[Tweeters] Out of Africa

Jeff Gibson gibsondesign at msn.com
Sat Jun 18 16:15:15 PDT 2016











While I've never been to Africa ( and not real likely to go), I did pull off a short safari here in Port Townsend yesterday. AKA going to work.
You see, I'm working a landscape job out at Cape George, just outside of town and didn't have to blow all that airfare to actual Africa - Africa came to me. Kinda. Sorta. Let me explain.
First of all my job site has a panoramic view of Protection island just offshore, which has dramatically changed from its winter-green tone into savannah tans and browns. Kind of a neat seasonal change. The island is beautiful right now. And swarming with herds of Rhinos. That would be the Rhinoceros Auklet - the island is riddled with tens of thousands of their burrows, and the waters off Port Townsend often has plenty of the 'horned' things fishing about. Rhino central.
Doing landscape work has been a great opportunity for me over the years, whether in Snohomish County, or here in PT, to connect with nature. Luckily my present job is a great spot for that as it's very birdy. For one thing , the place is loaded with big beautiful Eurasian Collared Doves. Yeah, I know they're an "Invasive Species", but that's like the pot calling the kettle black, since us humans are major perps in overall environmental change.
Anyhoo, these big doves are beautiful, edible, and provide interesting sounds. If you've been in their neighborhood, how could you not help hearing their loud three-part coo's. However they do produce another great sound, which was the whole inspiration for this whole Africa idea. When in gliding flight, or whatever, they can make a loud, sort of unusual call described variously as a "loud hwaah", or "a harsh mewing nasal call". When I first heard it a few days ago, I had no idea what it was - didn't sound like anything I'd ever heard before- but yes, I did witness it as two big beige doves glided over in tandem.
My immediate impression was that it sounded like an abbreviated Elephant trumpet (it is a loud striking call). I have only experienced Africa on the Tee Vee set,or on video, where I've heard plenty of Elephants. So I could understand the "nasal" quality (from Audubon website) - because what is more nasal than an Elephant! Lucky us that we have eyes and ears, because describing colors in words is difficult, but sounds even more so. Anyhoo, it's a cool sound.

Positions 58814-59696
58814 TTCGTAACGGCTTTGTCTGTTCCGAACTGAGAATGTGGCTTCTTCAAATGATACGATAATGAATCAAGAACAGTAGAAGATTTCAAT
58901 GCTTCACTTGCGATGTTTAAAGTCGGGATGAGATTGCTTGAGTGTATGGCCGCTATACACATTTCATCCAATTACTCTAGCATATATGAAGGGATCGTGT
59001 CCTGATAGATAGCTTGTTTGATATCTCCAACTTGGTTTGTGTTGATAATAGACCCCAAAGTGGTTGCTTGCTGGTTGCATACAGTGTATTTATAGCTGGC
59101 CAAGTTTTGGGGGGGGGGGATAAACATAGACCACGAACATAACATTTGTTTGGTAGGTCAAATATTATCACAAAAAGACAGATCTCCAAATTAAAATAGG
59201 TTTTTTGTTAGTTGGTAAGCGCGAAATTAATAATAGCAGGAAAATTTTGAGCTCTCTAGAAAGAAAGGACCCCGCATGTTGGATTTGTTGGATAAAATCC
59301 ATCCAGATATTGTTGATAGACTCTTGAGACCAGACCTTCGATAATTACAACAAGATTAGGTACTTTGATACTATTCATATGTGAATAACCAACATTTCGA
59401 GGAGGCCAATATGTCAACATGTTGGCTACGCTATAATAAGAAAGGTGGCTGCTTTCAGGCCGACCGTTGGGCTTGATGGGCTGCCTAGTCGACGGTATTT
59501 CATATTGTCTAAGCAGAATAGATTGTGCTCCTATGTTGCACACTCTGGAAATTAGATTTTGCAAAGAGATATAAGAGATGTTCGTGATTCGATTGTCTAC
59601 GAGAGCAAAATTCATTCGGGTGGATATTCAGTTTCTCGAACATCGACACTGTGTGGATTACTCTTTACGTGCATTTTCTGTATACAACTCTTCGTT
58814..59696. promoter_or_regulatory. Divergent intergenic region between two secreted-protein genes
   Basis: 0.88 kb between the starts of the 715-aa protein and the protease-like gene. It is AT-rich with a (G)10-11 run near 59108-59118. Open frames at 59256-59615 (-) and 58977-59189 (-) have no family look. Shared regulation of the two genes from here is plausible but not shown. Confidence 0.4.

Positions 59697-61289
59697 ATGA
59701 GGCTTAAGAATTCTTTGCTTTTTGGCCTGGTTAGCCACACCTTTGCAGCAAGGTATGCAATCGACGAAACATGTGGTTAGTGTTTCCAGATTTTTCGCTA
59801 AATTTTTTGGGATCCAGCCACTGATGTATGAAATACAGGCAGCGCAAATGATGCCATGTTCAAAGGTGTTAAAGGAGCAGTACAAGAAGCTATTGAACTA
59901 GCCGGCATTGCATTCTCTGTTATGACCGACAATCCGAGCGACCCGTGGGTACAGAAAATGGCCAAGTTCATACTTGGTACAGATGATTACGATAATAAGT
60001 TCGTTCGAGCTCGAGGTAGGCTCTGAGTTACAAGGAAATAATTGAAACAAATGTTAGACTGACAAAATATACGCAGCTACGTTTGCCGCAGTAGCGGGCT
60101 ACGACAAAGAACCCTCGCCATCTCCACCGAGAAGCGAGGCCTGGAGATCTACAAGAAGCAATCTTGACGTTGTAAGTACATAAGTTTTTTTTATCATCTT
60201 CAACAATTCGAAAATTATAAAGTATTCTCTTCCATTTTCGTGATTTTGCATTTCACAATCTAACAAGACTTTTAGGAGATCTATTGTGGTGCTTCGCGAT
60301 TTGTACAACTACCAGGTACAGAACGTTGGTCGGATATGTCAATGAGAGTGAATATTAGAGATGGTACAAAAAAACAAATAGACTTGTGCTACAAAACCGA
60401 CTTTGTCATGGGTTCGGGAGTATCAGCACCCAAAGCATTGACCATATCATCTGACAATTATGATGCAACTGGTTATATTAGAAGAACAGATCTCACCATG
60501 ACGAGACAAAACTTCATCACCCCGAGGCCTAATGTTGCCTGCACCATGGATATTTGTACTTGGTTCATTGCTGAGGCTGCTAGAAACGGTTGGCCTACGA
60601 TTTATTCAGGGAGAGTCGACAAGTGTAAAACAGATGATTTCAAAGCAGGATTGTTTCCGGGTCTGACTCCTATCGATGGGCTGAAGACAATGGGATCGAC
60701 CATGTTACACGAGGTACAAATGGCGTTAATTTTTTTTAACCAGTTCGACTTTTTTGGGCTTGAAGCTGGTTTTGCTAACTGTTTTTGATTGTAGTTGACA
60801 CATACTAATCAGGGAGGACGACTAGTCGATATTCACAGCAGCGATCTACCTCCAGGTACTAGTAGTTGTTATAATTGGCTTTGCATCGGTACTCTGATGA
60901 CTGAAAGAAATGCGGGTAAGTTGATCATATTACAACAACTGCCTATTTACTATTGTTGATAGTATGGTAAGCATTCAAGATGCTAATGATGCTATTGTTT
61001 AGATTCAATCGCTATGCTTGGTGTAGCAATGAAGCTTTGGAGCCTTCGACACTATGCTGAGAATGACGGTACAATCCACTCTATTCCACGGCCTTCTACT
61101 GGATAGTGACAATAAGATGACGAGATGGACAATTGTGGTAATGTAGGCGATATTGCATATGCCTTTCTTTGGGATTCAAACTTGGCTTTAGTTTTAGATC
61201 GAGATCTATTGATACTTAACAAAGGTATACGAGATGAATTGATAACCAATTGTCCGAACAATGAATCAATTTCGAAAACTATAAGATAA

Then on to "Mount Kilamanjaro" (the famed tallest mountain in Africa). OK what it really is, is a pile of 5 cubic yards of sand piled at my landscape job. But it could've been a mountain to the numbers of Sand Wasps that have colonized it in the month it's been sitting there. How they found it is a good question, since I imagine the nearest native sand is at least a quarter mile away, down over the beach bluff.
I've written about Sand Wasps before on Tweeters. I think they're interesting. Unlike yer Paper Wasp nest, the Sand Wasps are diggers - I find it entertaining to watch them dig away at their burrows like a dog at the beach digging for some stinky thing. They dig a hole, then catch a fly, or some other insect that they've paralyzed with their waspy poison, then haul it down the hole, and lay a single egg on it. Then repeat as necessary - dig a hole, lay an egg in whomever.
So ol' "Kilamanjaro" is currently full of the holes of busy Sand Wasps. But soon, one of the big ugly Minor Gods of Geology, (Jeff Gibson, Landscraper Division) is gonna disappear the mountain, and wheelbarrow all that sand into a hole. Sorry wasps. Out of Africa, back to Port Townsend.
Just Sayin'Jeff Gibson, in Port Townsend Wa





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